A large number of Turkish Muslims accumulated around Hagia Sophia on an early Friday for performing the first prayer there since President Tayyip Erdogan proclaimed the landmark, venerated by Christians and Muslims for nearly 1,500 years, a mosque one more time and opened the monument for Muslims prayer.
Crowds gathered at checkpoints encompassing the notable heart of Istanbul, where a great deal of police cops looked after security. On entering the secured territory the worshipers, wearing face covers, sat on already distanced mats in the city’s Sultanahmet Square.
“We are ending our 86 years of longing today,” said one man, Sait Colak, alluding to the almost nine decades since Hagia Sophia was proclaimed a historical center (museum) and stopped to be a territory for prayers. “Thanks to our president and the court decision today we are going to have our Friday prayers in Hagia Sophia.”
A supreme court of Turkey declared Hagia Sophia’s status as a museum was annulled this month. Erdogan quickly turned around into a mosque, a structure which was a Christian Byzantine church building for a long time before being seized by Ottoman empire and set this up as a mosque until 1934.
The president was planned to attend Friday prayer soon after 1 p.m. alongside a few hundred invitees for the event in the 6th century building. Prior the day, he retweeted a live broadcast of worships occurring.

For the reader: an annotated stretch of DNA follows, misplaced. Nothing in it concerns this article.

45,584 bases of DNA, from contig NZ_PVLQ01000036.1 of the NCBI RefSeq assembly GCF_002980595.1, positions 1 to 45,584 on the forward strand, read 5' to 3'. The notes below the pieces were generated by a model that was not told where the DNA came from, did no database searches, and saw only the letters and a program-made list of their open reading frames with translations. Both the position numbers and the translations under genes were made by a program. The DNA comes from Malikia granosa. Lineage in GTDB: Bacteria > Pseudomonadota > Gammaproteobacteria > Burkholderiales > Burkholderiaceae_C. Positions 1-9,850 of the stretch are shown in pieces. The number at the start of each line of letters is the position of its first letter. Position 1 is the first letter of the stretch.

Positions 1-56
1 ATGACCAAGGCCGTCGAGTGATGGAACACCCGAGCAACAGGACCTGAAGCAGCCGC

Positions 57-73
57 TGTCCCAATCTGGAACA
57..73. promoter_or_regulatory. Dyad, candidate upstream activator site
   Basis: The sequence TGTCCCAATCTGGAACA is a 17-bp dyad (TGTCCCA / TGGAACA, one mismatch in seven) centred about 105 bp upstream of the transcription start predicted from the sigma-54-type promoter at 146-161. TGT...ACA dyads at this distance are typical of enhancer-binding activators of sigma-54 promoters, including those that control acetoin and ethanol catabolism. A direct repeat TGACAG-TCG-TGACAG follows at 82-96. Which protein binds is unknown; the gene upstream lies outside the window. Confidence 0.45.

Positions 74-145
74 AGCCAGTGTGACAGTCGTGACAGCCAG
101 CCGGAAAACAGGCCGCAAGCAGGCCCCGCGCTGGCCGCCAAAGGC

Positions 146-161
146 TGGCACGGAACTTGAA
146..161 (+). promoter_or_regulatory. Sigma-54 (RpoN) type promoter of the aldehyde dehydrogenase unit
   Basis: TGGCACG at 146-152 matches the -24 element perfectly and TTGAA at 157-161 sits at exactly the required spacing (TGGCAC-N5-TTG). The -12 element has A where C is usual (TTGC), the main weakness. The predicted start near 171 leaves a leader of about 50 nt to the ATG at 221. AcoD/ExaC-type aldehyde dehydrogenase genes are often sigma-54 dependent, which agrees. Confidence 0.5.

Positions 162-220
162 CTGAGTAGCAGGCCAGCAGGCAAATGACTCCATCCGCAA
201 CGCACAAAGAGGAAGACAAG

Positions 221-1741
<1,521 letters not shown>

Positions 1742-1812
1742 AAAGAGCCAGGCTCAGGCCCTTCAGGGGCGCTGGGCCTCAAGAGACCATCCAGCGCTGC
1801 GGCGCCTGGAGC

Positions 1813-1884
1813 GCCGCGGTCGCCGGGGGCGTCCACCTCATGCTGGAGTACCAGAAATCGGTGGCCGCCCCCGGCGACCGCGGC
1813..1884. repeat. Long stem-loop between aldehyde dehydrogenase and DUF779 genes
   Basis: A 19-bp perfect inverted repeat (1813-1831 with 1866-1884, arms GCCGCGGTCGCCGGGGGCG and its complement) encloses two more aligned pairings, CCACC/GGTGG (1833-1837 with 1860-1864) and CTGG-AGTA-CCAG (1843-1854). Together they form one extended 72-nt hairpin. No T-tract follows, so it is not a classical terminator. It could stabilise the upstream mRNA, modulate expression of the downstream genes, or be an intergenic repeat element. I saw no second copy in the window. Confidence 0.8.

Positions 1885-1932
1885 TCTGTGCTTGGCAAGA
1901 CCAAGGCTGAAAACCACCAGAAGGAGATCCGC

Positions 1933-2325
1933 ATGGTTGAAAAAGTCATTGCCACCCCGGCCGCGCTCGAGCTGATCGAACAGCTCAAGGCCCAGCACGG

— Recep Tayyip Erdoğan (@RTErdogan) July 24, 2020
During his 17-year rule, Erdogan has advocated Islam and religious recognition and sponsored endeavors to reestablish Hagia Sophia’s mosque status. He said Muslims ought to have a legal right to pray there again and raised the issue — famous with numerous devout AKP-voting Turks — during local elections a year ago.
The change activated savage analysis from chapel leaders, who said the transformation to only Muslim prayers gambled developing religious divisions. Turkey says the site will stay open for visitors and its Christian artworks secured as it is.
Erdogan has reshaped Turkey’s modern republic, set up about a century back by the steadfastly secularist Mustafa Kemal Ataturk, lifting a restriction on Muslim headscarves publicly, advancing religious practices and subduing Turkey’s fierce military, when a bastion of Ataturk’s mainstream esteems.
Inside Hagia Sophia, the Christian frescoes and the sparkling mosaics enhancing the enormous arch and focal corridor will be covered by shades during the times of Muslim prayers, yet stay in display for the remainder of the time.